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Firefighter collapses while battling fire at Kingston, NH, farmhouse

Firefighter suffers medical incident while battling fire in Kingston, NH
Firefighter suffers medical incident while battling fire in Kingston, NH 02:22

KINGSTON, N.H. - A firefighter was taken to the hospital after suffering a medical issue while fighting a house fire Wednesday. First responders performed CPR on him before he was rushed to the hospital.

Neighbors say they saw flames coming from the second floor of an old farmhouse on Scotland Road in Kingston, New Hampshire, but the entire home turned into a fireball within minutes. 

When the fire started just after 5 p.m. Wednesday, the fire department said at least four people were in the home. The Kingston Assistant Fire Chief Ken Walker said the home had an apartment attached to it, but it was unclear exactly how many people lived in the home. 

"We were just sitting at home eating dinner, and my daughter looked out the window and said, 'I think the neighbor's house is on fire,' and I said, 'Yeah, right.'" Felicia Cooke lives across from the farmhouse. "It was crazy. It went up very quickly. It was very bright. It's sad to see anyone's house go up. Then, you have to worry about yourself, your animals, your belongings. It's heart-wrenching to see that."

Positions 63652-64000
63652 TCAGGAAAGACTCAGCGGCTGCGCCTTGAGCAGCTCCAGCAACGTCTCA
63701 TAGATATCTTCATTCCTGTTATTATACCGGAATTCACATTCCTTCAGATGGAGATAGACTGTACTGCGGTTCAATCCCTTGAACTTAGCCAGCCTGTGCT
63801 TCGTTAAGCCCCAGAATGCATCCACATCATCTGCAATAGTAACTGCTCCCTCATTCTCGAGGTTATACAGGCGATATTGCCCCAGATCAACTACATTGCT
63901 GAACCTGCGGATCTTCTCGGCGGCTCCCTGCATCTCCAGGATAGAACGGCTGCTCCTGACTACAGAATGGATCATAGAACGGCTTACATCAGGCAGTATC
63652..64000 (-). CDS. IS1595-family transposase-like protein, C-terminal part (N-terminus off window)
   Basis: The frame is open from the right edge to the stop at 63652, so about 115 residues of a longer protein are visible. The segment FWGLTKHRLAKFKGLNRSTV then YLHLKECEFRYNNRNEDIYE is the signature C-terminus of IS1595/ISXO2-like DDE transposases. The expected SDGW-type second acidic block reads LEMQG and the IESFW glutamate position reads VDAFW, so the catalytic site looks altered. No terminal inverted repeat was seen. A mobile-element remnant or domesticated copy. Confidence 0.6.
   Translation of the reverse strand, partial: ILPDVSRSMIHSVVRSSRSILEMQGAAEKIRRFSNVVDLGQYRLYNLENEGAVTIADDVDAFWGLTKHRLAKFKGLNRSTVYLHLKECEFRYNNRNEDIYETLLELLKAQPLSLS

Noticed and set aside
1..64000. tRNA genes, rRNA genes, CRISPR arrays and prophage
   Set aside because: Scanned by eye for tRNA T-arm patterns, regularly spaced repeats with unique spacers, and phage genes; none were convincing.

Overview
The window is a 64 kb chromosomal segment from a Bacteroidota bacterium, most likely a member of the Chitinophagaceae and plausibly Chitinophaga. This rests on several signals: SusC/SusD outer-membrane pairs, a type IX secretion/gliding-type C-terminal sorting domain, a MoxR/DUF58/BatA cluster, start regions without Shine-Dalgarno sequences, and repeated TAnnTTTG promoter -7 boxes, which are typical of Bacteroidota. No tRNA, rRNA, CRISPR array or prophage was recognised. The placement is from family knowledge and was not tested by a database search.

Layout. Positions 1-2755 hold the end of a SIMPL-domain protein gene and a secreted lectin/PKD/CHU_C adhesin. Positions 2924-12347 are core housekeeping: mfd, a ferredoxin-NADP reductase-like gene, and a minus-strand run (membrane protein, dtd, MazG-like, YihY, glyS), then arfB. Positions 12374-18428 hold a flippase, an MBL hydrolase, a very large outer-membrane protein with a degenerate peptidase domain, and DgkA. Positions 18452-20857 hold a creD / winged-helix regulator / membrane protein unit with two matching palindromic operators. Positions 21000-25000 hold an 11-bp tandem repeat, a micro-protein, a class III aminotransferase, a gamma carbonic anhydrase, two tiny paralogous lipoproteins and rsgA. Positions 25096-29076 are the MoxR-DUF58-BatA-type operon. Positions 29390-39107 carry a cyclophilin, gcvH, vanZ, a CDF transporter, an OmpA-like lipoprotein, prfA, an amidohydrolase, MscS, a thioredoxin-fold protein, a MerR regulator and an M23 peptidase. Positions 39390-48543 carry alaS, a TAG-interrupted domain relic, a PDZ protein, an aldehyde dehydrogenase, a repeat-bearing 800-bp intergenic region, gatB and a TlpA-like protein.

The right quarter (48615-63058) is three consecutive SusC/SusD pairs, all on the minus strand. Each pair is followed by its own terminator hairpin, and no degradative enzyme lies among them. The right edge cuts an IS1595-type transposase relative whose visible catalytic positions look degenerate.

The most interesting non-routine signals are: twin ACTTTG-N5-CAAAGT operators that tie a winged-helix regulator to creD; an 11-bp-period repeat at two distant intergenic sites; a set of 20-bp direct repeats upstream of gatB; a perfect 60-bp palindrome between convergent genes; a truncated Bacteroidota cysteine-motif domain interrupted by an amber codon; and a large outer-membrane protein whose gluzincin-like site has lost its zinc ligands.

The house was a working farm with acres of land and dogs, horses, and goats. First responders were seen carrying animals from the property. The fire department said all animals were accounted for but were taken off-site away from the smoke and demolition. 

The people in the home escaped from the building safely. The firefighter's condition is unknown. 

Walker said there were no hydrants on this part of Scotland Road. Fire trucks took turns filling up at a nearby lake before returning to the scene and continuing the rotation. Agencies from all over New Hampshire and Massachusetts were called here to help. 

"When we arrived, it was heavy fire on the second floor. It didn't take long for it to come right through the roof," said Walker. "That's a very old building, very dry. Once they started going up in the attic, it didn't take long for the operations officer to pull everyone out of that building and go defensive." 

The home was deemed a total loss by the fire department. By 8 p.m. Wednesday, an excavator was on the scene, tearing the home down as the fire department sprayed water on the rubble to contain any hot spots. 

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